Voicing the lead character on a returning animated series, preparing for the theatrical release of a new romantic comedy spoof, announcing the reunion of a groundbreaking comedy group, and keeping very hush-hush about a long-awaited project. These are just a few of the things that writer, director, actor, and comedian David Wain has been up to. I chatted with Wain about Superjail! (Season 4 premieres June 15th at 11:45 p.m.), his next movie They Came Together, The State reuniting for Tenacious D’s comedy festival, and how to talk to your children about your dirty sense of humor.
Superjail! returns this Sunday. What do you like most about voicing the character of the Warden?
I think the Warden is one of the weirdest, coolest characters I’ve ever seen on TV, and the fact that I give voice to it is kind of insane to me. I think it is very funny how they in some ways tailored the look of the character to some aspects of my personality. I’m willing to admit it. But just the degree to which he is unfeeling to the carnage around him and yet, somewhere deep down, he has some kind of humanity, is a lot of what I like about it.
A lot of people compare that character to Willy Wonka. Are those elements also part of your personality? Do you have any Wonka-esque characteristics?
I can’t say that I really do. I guess so much in that I’m enterprising perhaps and just a little cuckoo. But I think also, the Warden and I share a certain whimsical instinct.
Can you tell us any exciting developments on the show for Season Four?
I really don’t want to give any spoilers away but I will say that I was particularly tickled by so many of the things that we did this season. They just came up with some truly out there but really deeply funny storylines where, if you’re a fan of the show, it’s all the elements that you know are still there. They extended the language a bit, but they dug deep into some really exciting premises.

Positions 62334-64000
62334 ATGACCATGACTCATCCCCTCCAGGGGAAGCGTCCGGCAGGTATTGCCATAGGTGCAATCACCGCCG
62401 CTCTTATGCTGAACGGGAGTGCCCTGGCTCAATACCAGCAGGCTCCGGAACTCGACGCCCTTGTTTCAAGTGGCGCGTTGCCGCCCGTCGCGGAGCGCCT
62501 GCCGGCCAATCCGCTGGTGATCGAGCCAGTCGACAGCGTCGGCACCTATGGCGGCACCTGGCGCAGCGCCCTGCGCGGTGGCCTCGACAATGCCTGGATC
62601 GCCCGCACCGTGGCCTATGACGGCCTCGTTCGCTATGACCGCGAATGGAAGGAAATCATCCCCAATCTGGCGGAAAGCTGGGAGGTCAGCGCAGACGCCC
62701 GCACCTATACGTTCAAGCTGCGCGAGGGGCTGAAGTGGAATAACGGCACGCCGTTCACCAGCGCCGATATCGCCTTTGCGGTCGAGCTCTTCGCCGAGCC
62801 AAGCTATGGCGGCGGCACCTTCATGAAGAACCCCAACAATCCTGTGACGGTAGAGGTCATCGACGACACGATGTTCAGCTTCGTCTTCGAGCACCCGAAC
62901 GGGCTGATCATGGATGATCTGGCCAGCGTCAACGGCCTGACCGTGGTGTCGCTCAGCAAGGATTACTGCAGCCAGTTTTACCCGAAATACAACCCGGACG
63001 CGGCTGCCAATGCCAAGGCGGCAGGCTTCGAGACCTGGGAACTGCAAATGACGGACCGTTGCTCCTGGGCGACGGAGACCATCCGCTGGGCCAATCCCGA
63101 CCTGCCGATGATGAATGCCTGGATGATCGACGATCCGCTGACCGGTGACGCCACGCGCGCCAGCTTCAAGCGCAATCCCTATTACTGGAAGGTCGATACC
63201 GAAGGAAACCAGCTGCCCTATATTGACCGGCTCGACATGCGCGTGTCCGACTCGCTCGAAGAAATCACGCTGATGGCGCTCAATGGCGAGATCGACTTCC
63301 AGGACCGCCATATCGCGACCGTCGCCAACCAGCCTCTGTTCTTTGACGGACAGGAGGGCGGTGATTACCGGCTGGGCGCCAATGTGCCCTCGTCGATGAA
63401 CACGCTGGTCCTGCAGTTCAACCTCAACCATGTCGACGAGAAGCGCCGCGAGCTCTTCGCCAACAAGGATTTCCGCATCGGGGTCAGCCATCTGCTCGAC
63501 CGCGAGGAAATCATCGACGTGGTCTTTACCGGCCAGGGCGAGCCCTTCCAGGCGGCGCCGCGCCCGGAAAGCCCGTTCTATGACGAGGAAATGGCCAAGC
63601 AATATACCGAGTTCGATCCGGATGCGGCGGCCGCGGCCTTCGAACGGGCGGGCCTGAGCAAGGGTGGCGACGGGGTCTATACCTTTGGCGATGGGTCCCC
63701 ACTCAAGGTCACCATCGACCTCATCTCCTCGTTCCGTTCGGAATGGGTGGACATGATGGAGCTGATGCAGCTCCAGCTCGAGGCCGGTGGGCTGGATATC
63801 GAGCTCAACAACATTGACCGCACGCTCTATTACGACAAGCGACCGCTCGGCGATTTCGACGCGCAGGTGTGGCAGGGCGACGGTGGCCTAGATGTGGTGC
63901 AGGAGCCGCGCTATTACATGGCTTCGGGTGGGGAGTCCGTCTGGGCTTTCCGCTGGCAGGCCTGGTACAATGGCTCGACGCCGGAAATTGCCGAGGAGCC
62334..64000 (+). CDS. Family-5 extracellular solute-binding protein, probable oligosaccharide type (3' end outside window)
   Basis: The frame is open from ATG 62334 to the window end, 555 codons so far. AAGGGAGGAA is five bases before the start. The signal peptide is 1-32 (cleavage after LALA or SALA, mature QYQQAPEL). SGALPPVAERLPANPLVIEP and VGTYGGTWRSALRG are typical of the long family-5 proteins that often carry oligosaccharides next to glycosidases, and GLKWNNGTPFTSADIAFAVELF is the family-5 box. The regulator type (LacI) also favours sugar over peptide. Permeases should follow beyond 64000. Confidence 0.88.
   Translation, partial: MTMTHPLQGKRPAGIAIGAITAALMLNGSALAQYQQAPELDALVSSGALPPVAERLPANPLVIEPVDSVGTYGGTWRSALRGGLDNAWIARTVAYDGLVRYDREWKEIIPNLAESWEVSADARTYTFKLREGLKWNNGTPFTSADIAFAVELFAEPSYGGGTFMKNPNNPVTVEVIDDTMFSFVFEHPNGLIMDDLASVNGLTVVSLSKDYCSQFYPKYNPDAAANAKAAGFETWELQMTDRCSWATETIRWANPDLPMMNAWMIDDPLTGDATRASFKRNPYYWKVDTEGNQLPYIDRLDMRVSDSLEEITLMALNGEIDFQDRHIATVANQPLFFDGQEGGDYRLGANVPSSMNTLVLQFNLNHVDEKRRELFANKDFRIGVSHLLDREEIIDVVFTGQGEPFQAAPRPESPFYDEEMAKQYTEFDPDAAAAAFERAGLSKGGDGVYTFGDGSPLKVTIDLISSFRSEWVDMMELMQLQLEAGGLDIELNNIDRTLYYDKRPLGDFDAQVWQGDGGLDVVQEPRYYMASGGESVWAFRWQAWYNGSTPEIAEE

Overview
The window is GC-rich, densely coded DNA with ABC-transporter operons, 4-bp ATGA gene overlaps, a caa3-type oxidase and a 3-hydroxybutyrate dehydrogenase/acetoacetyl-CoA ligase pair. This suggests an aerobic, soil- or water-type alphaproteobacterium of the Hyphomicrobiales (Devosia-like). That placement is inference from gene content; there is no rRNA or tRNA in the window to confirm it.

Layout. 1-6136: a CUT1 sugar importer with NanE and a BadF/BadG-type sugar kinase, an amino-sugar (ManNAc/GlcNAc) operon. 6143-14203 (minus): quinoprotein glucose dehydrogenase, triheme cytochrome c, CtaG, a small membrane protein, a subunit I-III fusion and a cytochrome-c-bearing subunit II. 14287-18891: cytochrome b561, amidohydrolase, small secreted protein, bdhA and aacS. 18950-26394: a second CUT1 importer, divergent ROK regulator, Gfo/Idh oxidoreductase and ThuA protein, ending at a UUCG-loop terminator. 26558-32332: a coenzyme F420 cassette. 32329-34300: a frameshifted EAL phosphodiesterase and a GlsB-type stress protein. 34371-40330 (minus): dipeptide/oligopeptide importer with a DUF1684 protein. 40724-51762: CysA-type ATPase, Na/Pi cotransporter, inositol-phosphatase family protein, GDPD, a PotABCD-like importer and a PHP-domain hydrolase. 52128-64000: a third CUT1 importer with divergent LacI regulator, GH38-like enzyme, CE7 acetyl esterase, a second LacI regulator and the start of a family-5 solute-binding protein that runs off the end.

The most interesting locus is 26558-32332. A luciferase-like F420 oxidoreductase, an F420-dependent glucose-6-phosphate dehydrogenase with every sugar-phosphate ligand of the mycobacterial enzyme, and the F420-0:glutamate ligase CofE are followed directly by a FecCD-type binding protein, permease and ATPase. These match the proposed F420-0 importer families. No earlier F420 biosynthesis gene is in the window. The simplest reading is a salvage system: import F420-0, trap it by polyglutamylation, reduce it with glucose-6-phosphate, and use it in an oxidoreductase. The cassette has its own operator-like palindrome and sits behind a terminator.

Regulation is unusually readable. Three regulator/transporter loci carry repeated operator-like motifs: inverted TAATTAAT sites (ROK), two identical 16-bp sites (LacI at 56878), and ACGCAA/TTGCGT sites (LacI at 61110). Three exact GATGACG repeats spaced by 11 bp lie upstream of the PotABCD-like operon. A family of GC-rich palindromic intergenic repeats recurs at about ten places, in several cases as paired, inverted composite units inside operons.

As a father - and I know that Adult Swim is clearly for adults - but how do you feel about violence in animation?
I feel like it’s not okay for there to be a completely different standard for animation or that animation needs to be automatically okay for kids. There needs to be a time and place. I think animation should be able to do anything as long as it’s clearly designated as not for kids. Like this show I would certainly never show them, although I don’t show them a lot of what I do.
So is there an age where you think you would be comfortable exposing your children to your work?
I’ve actually thought about that, but I think it’s going to be a while. Some of my work is as gross and dirty as you can get and others of it are banal or more innocent. So I think I’m gonna air on the side of waiting as much as I can. But I know that there’s a point in time when my kids can, on their own, track down or Google about me, so I’m really not sure how to handle that.
I think that as a parent it would be scary to have a somewhat public life, at least creatively. I feel like I would want to have them see it through me rather than finding it on their own.
Of course. You can give the context, and I think that’s exactly what I’ll have to do. I’ll have to say, “Look, there’s some really weird dirty videos of me delivering fellatio to Santa Claus’s wife, but you’re gonna have to understand that your dad’s a weirdo.”
The State is getting back together for Festival Supreme, Tenacious D’s big live comedy event, in October. How did that come about?
Yeah. I wish I had a better story. They got in touch with us and said, “Hey, does The State want to do this thing?” and we all said, “Yeah, why not?”